Updated: Jul 14
1.0 A vibrant organisation
A sleepy organisation is a stagnant organisation. A vibrant organisation is a progressive organisation. Whether the organisation is sleepy or vibrant depends upon the employees as well as the management. It's an AND gate. The employees as well as the management, both need to be vibrant for an organisation to be a progressive one.
2.0 Rewards and Awards
A healthy Awards and Reward system, integrated with the operating system helps to vibrate an organisation rhythmically. Some of these are one-time awards given for recognition of exemplary service rendered by an employee or a group of employees. Some are disbursed for sharing the sweet fruits earned on achieving an important node of a project. However, most of the awards are part and parcel of the progressive journey of the organisation and its employees, which are finalised through a standardised performance appraisal system.
The path of progress is not smooth. It passes through many nodal points. There are some major nodes and there are some minor nodes. The progress to every node would be laborious, time-consuming and may need some sacrifices. For a vibrant organisation, every day is a battle day. Battles are won, and progress is achieved. The gains and success at one node point may get neutralised by the loss at a subsequent node point. Hence final evaluation of gain and loss, the measure of long-term achievements, long term gains can be done by the organisation only after achieving the final point of the predefined progress journey or at a set periodic interval. Normally the criteria for such awards are well set, but the problem arises when reward expectations are voiced by the army of employees, randomly even when any minor progress node is achieved. Some members of the team expect rewards even after some short-term gains are achieved. Their horizon is short. Their view is myopic.
Work, Success and Reward are the branches of the same progress tree. Work leads to achievement and progress. It is natural to expect a reward but the question is, when and in what form. We will discuss here the evaluations and rewards disbursal after the achievement of the final goal in a project or those rewards declared at set intervals.
A healthy reward system supplements positivity which is the basic requirement for progress. If any negativity or negative pockets are found these are blamed on an imaginary devil called “office politics”. In reality, the root cause of negativity is the faulty awards and rewards system and correction needs to be applied there. The system creates an imaginary Goliath. And then it tries to create its version of David.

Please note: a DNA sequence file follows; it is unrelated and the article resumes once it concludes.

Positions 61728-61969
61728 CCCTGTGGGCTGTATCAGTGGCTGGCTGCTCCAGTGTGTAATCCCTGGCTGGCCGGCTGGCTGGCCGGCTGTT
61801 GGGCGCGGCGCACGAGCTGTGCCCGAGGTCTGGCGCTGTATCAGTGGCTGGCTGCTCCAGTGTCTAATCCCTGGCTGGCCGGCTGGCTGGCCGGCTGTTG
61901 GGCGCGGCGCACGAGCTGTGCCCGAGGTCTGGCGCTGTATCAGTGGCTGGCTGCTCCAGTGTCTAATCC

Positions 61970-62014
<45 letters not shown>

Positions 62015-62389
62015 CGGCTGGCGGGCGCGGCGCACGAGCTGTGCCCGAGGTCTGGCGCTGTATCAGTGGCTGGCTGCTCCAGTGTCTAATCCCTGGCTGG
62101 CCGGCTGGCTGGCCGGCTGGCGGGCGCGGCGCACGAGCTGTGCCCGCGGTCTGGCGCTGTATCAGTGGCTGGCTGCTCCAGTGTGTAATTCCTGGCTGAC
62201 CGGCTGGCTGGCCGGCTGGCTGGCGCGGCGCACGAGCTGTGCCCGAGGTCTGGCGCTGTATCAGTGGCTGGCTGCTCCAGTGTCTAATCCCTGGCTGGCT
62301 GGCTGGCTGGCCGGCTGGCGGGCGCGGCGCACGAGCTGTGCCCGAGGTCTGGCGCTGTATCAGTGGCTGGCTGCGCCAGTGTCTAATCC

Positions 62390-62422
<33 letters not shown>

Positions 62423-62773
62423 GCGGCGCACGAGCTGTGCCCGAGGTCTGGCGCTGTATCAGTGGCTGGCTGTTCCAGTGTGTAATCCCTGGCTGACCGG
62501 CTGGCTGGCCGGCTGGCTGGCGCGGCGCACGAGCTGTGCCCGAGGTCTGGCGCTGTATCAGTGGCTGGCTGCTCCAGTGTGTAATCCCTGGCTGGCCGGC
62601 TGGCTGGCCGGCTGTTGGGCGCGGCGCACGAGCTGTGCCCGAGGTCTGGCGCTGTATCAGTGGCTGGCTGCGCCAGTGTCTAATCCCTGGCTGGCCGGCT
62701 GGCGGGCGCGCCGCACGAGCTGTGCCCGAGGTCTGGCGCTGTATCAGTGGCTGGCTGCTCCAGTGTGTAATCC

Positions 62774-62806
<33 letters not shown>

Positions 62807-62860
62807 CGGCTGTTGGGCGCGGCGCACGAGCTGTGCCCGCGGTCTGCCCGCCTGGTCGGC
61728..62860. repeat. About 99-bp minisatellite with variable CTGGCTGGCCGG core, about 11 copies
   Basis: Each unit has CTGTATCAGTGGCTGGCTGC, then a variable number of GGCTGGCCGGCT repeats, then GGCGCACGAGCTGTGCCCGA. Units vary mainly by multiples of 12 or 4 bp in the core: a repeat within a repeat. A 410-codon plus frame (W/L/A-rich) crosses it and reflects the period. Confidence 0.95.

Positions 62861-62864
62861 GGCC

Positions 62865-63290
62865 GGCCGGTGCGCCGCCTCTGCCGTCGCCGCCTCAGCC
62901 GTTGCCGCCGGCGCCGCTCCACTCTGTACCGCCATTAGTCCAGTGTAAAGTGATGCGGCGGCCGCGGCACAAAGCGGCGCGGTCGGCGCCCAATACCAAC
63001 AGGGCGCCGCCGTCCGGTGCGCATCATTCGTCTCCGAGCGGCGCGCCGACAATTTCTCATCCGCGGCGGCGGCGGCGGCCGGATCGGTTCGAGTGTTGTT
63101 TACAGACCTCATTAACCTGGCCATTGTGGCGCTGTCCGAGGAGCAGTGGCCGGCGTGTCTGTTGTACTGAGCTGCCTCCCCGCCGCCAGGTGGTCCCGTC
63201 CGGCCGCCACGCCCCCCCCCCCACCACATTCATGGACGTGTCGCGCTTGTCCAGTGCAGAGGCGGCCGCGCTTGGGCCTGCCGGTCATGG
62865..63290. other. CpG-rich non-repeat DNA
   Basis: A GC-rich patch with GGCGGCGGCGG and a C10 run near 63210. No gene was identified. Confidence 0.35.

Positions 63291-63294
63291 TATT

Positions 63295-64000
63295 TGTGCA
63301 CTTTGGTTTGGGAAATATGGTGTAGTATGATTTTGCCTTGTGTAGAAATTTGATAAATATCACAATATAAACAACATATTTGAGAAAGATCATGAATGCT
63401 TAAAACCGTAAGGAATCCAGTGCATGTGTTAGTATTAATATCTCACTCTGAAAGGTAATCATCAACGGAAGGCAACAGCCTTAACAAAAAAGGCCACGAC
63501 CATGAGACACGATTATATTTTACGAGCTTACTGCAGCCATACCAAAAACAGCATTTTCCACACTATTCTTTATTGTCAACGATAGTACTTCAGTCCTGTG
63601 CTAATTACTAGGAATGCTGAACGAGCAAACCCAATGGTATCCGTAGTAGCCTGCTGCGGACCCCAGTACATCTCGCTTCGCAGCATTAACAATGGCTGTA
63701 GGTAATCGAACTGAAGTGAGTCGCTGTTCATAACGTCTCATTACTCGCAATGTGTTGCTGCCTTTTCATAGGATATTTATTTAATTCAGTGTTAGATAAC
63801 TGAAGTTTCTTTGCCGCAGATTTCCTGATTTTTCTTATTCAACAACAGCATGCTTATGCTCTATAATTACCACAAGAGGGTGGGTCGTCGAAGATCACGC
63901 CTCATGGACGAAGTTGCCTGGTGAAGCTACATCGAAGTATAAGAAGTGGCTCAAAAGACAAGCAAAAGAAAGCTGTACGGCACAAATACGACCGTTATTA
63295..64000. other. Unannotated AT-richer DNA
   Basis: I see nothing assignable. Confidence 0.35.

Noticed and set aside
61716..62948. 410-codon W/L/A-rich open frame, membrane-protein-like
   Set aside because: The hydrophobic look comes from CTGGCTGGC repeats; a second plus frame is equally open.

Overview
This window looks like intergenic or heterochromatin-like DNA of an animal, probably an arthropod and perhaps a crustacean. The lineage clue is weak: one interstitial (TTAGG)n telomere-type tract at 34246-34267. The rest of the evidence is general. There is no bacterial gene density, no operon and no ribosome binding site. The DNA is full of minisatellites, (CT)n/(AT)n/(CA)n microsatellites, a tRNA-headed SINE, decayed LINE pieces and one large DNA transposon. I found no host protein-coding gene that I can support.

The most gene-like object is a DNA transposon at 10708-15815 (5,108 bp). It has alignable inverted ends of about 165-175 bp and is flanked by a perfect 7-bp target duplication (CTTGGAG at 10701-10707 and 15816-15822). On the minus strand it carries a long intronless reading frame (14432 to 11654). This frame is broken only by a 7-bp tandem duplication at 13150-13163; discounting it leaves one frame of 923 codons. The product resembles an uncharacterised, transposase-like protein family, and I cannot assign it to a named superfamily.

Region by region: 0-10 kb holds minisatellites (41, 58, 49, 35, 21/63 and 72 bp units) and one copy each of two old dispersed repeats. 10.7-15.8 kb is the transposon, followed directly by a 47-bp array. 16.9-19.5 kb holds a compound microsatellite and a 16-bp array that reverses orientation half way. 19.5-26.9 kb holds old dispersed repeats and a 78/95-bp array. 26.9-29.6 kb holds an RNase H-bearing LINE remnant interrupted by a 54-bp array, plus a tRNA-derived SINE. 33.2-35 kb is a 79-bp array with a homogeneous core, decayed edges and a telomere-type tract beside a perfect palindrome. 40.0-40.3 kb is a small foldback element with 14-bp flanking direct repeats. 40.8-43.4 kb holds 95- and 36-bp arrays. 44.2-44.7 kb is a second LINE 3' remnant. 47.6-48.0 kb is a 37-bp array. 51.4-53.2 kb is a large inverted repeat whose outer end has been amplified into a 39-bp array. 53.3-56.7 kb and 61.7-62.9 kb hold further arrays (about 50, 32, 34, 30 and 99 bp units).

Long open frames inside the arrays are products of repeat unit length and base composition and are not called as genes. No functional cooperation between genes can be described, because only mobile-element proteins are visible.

4.0 Recognise the potential of your employees
Every organisation has its leaders and followers. The organisation needs to progress and it is only through the composite and integrated action of all employees that it achieves progress. The desire to excel, as an employee, is the fuel for progress. The persons have a good sense and desire to progress and make good and engaged employees. They are the main phalanx of the pushing and fighting army of an organisation.
The overpowering desire to excel is the fuel to compete and conquer. Such employees make the leaders in the organisation.
Then some employees are aware of all the positive tools of progress but are unable to use them. Such persons are also useful to the progressive organisation as the supporting “Pillars of strength”. Their tacit knowledge of the industrial processes, and the ability to differentiate between right and wrong give them a seat of importance.
When the goal is achieved, the fruits of achievement need to be disbursed fairly. Can the organisation be fair in achieving a balance between expectations and reward disbursal? Can the rewards system help the organisation prepare for improved performance in the future journey?
5.0 Know your employees
Employees work. All categories of employees work. They carry out their assigned duties, that is “Karma”, but they are not “Karma-yogis”. Our scriptures talk about “Karmees” and “Karma-yogis”. Verse 47 of the 2nd Aadhya’s of Gita has been interpreted in many different ways by philosophers. The verse advocates that people should work without any rewards or expectations. However, such individuals are rare, and rightly, the individuals for whom success itself is the reward are known as “Karma-yogi”. They expect no other tangible reward and are said to be content with the achievement which itself is their reward. The other type of employee is, in simple terms, called “Karmees” who expect tangible rewards for their achievements. However, this is a broad differentiation and can be considered a theoretical one.
6.0 Practical scenario
“Artha Sampada”, that is, the desire to acquire wealth is the main drive horse for the “Karmees”, while “Jigyasa”, which is a desire to learn can be considered as the main drive horse for the “Karma-yogis”.
In a flourishing and thriving organisation, however, there cannot be a full-fledged “Karma-yogi” working for the organisation and achieving goals just for the purification of his soul. The expectation of reward, in today’s practical world, is natural. Rewards and Retributions are accepted by all as organisational culture and wheels for its survival.
In the Indian context, it has been noted that composite identity with “Karmee” type and “Karma-yogi” type exists in all employe